4. Emptiness might be telling me to do something creative. Rather than going out and buying more stuff, I should take a moment to explore my creative energy.
    5. Anger might be telling me to check in with my boundaries. Checking my boundaries is a proactive way to avoid the same thing happening again.
    6. Anxiety might be telling me to breathe. Breathing slower and deeper helps me become focused on what I can control.
    7. Stress might be telling me to take it one step at a time. I don’t have to do everything at once; I can break it all down into manageable, bite-sized chunks.

Learning to listen to our feelings is an excellent skill for handling all sorts of problems, not only our financial frustrations. It is a skill that will also help us notice what others might be feeling and grow in our empathy and sympathy for them.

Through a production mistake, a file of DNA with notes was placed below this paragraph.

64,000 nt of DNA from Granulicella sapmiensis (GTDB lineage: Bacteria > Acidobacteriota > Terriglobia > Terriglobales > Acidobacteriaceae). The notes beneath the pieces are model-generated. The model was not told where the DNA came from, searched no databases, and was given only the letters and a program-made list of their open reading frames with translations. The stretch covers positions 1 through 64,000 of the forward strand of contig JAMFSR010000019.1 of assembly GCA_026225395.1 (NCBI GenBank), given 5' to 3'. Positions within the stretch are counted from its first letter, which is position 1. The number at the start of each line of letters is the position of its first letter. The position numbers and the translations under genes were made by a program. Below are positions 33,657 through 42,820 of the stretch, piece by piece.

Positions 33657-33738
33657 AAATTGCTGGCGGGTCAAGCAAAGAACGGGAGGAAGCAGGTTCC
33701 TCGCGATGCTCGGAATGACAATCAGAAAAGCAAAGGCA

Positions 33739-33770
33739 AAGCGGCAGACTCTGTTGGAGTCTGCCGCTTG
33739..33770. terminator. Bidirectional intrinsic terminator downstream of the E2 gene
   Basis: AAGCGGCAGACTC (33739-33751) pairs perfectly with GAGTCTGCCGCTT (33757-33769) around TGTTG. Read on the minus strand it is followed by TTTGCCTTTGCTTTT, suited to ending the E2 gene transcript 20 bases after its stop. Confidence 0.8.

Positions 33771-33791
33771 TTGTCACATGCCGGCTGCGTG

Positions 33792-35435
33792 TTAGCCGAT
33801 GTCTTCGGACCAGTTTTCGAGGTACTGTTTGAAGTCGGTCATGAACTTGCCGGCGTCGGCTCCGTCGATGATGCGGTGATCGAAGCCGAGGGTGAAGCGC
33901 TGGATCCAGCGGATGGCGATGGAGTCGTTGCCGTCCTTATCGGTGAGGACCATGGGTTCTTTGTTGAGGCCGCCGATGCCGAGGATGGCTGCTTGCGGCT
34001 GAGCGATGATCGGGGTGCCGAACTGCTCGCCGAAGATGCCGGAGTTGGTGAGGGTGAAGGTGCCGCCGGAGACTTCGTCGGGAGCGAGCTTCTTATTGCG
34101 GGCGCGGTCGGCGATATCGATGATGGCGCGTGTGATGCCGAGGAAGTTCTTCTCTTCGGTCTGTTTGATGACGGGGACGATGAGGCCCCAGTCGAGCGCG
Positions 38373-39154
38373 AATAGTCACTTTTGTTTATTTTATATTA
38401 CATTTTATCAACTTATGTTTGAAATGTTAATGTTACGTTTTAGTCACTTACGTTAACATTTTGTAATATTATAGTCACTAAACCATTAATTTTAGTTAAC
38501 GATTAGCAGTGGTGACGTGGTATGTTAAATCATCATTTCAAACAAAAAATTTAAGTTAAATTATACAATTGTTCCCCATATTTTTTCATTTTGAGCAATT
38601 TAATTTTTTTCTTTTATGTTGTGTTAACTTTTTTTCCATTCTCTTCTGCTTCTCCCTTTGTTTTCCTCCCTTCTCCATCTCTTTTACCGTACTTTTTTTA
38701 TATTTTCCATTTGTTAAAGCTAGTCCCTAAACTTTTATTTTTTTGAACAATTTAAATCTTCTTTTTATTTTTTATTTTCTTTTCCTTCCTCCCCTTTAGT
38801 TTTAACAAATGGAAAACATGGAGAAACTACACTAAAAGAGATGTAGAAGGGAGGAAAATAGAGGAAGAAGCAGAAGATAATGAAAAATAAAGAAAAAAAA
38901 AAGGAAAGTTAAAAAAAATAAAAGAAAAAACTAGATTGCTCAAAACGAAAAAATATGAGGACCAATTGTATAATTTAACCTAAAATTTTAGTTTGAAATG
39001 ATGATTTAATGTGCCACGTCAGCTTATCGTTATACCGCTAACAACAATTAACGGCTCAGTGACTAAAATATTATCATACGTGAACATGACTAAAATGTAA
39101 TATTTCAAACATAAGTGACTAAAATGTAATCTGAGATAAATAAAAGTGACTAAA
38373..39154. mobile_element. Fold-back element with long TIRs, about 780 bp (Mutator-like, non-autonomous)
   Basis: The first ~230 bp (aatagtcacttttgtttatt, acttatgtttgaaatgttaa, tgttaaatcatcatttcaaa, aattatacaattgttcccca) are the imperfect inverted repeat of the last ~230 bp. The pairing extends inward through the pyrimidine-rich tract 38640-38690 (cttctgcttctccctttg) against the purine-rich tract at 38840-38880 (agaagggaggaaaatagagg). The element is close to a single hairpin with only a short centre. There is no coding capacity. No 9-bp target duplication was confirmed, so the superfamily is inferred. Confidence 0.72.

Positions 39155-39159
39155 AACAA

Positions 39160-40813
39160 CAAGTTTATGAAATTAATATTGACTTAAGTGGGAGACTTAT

Me, myself and Ikigai

From the stoics to the sentimentalists, most have one question in common: What is the meaning of it all?

Searching for purpose and meaning helps us come up with a reason for living. As Aristotle always said, our ability to reason is what makes us different to other animals. This sits at the core of Ikigai, the Japanese concept that speaks to our lives’ direction, purpose, and meaning. 

Quite literally, iki means “to live”, and gai means “reason”.

Ikigai = reason to live